From leaf peeping to autumnal cabins, West Virginia boasts a wealth of fall-inspired experiences if you know where to look.
If you’ve ever wondered where that Appalachian idiom “West By God Virginia” comes from, visiting the Mountain State during the fall months might give you a hint. I had the pleasure of venturing to the state for the first time recently, and it felt like a slap in the face for all that I’d been overlooking all these years–from the incredible craft beers and rival-the-West scenery to invitations from hospitable locals around every corner to sample their mom’s pepperoni roll recipe or sip moonshine around a campfire.
And come fall, West Virginia’s mountainsides and snaking valleys are ablaze with autumnal colors, rushing rivers, and friendly, proud people. And you can bet there’s a cute cabin calling your name for a stay down every country road.
Leaf peeping season in West Virginia starts in September and often runs into early November, which means it’s hardly too late to get a getaway on the books (the state’s predictive Fall 2022 foliage map is here to help with your planning). Read on for just a few reasons why you need to book a cabin in West Virginia this fall.
Top Picks for You
Hike the New West Virginia Waterfall Trail
One look at The Mountain’s State’s rolling, plunging, riddled-with-secret-valleys terrain makes it obvious to any would-be waterfall-chaser that this is a state where cascades run rampant, wild– and most often, completely out of sight of any road.
And with so much of West Virginia’s dramatic terrain tucked down roads you might never think to turn down, the state’s newly launched West Virginia Waterfall Trail is particularly handy. It points the way to roadside falls like Kanawha Falls, which you can spot from Route 60, along with 28 other tumbling curtains of water that include some you’d probably never detour to on your own. Six of the waterfalls on the trail (among over 200 across the state) are located within New River Gorge National Park, which is especially scenic come autumn.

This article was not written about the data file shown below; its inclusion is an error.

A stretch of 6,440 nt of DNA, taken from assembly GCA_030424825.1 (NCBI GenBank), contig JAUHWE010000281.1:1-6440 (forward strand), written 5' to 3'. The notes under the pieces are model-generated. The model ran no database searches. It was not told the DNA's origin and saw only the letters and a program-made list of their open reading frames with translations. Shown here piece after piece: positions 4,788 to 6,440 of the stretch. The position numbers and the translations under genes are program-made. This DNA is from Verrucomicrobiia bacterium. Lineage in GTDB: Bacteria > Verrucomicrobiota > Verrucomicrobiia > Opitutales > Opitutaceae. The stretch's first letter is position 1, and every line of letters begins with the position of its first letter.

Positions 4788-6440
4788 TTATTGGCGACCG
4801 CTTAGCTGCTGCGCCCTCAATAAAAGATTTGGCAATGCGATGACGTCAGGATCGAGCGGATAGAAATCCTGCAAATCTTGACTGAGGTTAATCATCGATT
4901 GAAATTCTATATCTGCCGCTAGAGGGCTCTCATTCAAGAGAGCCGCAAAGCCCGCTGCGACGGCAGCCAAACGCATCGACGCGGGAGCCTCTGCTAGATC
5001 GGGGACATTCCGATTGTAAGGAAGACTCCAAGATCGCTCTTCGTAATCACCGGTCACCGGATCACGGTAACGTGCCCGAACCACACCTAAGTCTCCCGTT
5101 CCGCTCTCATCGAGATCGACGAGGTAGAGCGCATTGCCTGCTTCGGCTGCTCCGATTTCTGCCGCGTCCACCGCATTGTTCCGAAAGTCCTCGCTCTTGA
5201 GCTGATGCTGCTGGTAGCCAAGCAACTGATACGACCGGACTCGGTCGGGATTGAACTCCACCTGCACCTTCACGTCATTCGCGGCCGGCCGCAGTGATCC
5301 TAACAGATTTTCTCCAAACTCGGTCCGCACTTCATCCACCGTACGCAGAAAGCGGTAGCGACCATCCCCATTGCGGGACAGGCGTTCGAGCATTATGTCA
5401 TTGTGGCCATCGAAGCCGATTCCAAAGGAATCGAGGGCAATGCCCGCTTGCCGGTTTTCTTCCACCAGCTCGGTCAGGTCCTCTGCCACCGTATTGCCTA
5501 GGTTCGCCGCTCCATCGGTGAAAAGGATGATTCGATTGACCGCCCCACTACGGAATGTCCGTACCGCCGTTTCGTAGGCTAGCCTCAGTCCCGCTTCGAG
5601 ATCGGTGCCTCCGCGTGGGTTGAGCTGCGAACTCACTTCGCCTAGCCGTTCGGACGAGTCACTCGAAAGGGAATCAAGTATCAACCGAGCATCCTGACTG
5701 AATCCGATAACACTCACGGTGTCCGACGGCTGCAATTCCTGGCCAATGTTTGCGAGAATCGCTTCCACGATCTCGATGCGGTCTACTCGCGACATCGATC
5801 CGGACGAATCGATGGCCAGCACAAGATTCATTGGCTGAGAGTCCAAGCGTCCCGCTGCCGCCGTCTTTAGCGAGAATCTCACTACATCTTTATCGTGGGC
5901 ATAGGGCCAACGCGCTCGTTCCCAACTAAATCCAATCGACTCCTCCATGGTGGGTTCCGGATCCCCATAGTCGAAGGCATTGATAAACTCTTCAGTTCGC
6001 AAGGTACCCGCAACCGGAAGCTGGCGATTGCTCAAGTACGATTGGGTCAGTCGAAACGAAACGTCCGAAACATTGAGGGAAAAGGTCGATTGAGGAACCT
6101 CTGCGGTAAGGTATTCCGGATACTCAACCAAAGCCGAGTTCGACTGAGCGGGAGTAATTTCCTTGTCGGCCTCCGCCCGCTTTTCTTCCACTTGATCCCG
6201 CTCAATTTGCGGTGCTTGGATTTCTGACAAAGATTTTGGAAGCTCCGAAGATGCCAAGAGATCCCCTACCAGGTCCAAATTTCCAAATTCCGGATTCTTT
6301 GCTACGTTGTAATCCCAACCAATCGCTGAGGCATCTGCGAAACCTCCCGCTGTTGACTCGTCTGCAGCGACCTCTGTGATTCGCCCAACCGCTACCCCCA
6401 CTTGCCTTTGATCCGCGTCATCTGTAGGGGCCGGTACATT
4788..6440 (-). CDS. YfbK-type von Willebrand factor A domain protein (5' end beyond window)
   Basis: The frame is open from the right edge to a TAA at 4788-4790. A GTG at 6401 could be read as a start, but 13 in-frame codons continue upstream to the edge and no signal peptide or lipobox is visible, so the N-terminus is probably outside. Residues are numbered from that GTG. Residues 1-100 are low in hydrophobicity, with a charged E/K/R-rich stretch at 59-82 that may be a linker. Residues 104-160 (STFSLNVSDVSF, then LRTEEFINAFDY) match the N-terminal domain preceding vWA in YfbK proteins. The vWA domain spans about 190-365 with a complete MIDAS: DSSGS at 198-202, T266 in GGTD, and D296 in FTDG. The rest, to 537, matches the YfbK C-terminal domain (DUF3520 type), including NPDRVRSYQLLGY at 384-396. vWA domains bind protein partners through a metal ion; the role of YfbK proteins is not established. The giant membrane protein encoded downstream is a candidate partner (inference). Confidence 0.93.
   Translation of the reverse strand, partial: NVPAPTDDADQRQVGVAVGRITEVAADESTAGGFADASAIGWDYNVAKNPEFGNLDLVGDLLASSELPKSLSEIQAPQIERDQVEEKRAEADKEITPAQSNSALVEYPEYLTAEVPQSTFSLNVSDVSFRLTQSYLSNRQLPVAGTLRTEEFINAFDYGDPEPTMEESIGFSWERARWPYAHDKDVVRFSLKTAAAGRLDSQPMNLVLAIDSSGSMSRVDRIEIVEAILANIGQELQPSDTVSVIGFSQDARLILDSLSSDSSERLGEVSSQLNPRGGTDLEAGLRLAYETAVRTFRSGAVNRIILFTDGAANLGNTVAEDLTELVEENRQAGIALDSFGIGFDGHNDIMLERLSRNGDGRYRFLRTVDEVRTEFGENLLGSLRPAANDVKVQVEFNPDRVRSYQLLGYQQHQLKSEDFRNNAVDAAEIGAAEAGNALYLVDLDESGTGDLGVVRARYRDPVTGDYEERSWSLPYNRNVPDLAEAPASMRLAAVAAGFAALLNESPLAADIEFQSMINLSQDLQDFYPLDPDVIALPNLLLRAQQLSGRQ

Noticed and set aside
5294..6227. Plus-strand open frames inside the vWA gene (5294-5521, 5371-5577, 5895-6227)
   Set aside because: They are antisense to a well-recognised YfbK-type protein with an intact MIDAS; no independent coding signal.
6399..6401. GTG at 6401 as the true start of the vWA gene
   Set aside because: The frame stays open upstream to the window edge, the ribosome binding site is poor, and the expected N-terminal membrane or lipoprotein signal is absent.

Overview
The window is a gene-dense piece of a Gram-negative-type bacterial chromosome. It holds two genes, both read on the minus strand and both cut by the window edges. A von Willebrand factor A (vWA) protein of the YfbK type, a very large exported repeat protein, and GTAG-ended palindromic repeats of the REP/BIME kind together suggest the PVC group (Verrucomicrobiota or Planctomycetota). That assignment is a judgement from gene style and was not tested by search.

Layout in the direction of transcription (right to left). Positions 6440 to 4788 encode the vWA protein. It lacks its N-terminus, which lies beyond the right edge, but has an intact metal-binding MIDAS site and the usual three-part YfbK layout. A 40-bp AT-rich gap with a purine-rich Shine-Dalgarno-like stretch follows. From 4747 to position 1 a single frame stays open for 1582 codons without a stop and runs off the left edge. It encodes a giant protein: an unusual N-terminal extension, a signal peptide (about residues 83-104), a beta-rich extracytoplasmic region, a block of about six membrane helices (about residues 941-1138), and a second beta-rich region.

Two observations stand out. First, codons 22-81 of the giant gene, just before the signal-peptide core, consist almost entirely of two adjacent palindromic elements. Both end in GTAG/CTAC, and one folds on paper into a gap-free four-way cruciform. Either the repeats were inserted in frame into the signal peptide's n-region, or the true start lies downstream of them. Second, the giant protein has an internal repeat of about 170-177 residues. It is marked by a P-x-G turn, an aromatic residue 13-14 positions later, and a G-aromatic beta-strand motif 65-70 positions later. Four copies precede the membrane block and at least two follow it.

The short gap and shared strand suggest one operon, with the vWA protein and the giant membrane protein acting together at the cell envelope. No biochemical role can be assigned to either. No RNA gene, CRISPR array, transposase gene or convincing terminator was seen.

INSIDER TIPBlackwater Falls is a favorite to see when the leaves change, with the gold and reddish hues of the surrounding reflecting in its amber waters.
Raft the Upper Gauley River
Ask any river rat about the East Coast rafting run that gives them the most cred for guiding and they’ll tell you it’s the Upper Gauley, a whitewater run revered throughout the entire rafting world. The Upper Gauley river is in peak season for adrenaline seekers for six weekends every fall (through October 16 in 2022), when a guaranteed dam release sends water flowing at 2,800 cubic feet per second and creates an advanced white water run with numerous class V rapids. Listen to your guide and prepare to work your core as you paddle, as this adventure is not for the faint of heart (nor for anyone under age 15). Mountains and cliffsides shadowed with flaming orange hues draw your eyes up from the water in the moments that you’re not busy paddling like crazy.
INSIDER TIPBook a comfortable cabin with a hot tub tucked away in the woods at ACE Adventure Resort and you can depart for rafting adventures right from the property.
Base Jump off the New River Gorge Bridge
BASE jumpers, an acronym title that stands for four categories of jumps: Buildings, Antenna (radio masts), Spans (bridges), and Earth (cliffs), tend to do their thing in dizzying remote locales where the average man or woman on the street wouldn’t just casually happen by. After all, this is one of the most dangerous sports in the world. But every third Saturday in October, West Virginia holds the state’s largest single-day festival, the annual Bridge Day. One of the world’s longest single arch spans (and the second highest bridge in the country), the New River Gorge Bridge closes to vehicle traffic as pedestrians are invited to walk across it and watch as hundreds of BASE jumpers from around the world launch themselves 876 feet down into the ether (colorful full foliage framing it all).